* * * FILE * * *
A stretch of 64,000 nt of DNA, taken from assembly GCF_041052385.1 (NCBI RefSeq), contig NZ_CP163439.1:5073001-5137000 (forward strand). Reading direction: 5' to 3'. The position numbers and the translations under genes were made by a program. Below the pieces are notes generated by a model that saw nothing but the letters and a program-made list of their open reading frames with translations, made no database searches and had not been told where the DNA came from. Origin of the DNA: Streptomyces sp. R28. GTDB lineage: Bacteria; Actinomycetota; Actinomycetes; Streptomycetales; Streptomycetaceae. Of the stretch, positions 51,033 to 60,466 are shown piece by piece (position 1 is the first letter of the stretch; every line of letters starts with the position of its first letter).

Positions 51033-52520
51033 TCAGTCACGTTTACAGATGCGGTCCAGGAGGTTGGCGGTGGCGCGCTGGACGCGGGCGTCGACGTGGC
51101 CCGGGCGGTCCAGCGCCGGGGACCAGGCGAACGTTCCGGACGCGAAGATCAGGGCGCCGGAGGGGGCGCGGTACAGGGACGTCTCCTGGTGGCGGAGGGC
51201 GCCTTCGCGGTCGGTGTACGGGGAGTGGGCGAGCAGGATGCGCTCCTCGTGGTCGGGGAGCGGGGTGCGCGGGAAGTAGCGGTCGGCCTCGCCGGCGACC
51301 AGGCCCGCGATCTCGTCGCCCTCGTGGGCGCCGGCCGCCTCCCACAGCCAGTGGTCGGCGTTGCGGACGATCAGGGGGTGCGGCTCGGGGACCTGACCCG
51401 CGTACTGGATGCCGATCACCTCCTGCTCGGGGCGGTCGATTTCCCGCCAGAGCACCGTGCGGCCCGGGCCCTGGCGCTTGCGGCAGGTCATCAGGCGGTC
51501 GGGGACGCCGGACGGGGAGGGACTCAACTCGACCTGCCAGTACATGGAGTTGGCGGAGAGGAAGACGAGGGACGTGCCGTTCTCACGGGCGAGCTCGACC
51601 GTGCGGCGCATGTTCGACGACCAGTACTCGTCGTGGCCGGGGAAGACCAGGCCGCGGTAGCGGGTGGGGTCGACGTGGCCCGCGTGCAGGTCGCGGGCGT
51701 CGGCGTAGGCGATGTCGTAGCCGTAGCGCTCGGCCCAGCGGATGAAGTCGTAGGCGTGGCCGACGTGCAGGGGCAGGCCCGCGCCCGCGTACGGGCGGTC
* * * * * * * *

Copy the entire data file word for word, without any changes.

A stretch of 64,000 nt of DNA, taken from assembly GCF_041052385.1 (NCBI RefSeq), contig NZ_CP163439.1:5073001-5137000 (forward strand). Reading direction: 5' to 3'. The position numbers and the translations under genes were made by a program. Below the pieces are notes generated by a model that saw nothing but the letters and a program-made list of their open reading frames with translations, made no database searches and had not been told where the DNA came from. Origin of the DNA: Streptomyces sp. R28. GTDB lineage: Bacteria; Actinomycetota; Actinomycetes; Streptomycetales; Streptomycetaceae. Of the stretch, positions 51,033 to 60,466 are shown piece by piece (position 1 is the first letter of the stretch; every line of letters starts with the position of its first letter).

Positions 51033-52520
51033 TCAGTCACGTTTACAGATGCGGTCCAGGAGGTTGGCGGTGGCGCGCTGGACGCGGGCGTCGACGTGGC
51101 CCGGGCGGTCCAGCGCCGGGGACCAGGCGAACGTTCCGGACGCGAAGATCAGGGCGCCGGAGGGGGCGCGGTACAGGGACGTCTCCTGGTGGCGGAGGGC
51201 GCCTTCGCGGTCGGTGTACGGGGAGTGGGCGAGCAGGATGCGCTCCTCGTGGTCGGGGAGCGGGGTGCGCGGGAAGTAGCGGTCGGCCTCGCCGGCGACC
51301 AGGCCCGCGATCTCGTCGCCCTCGTGGGCGCCGGCCGCCTCCCACAGCCAGTGGTCGGCGTTGCGGACGATCAGGGGGTGCGGCTCGGGGACCTGACCCG
51401 CGTACTGGATGCCGATCACCTCCTGCTCGGGGCGGTCGATTTCCCGCCAGAGCACCGTGCGGCCCGGGCCCTGGCGCTTGCGGCAGGTCATCAGGCGGTC
51501 GGGGACGCCGGACGGGGAGGGACTCAACTCGACCTGCCAGTACATGGAGTTGGCGGAGAGGAAGACGAGGGACGTGCCGTTCTCACGGGCGAGCTCGACC
51601 GTGCGGCGCATGTTCGACGACCAGTACTCGTCGTGGCCGGGGAAGACCAGGCCGCGGTAGCGGGTGGGGTCGACGTGGCCCGCGTGCAGGTCGCGGGCGT
51701 CGGCGTAGGCGATGTCGTAGCCGTAGCGCTCGGCCCAGCGGATGAAGTCGTAGGCGTGGCCGACGTGCAGGGGCAGGCCCGCGCCCGCGTACGGGCGGTC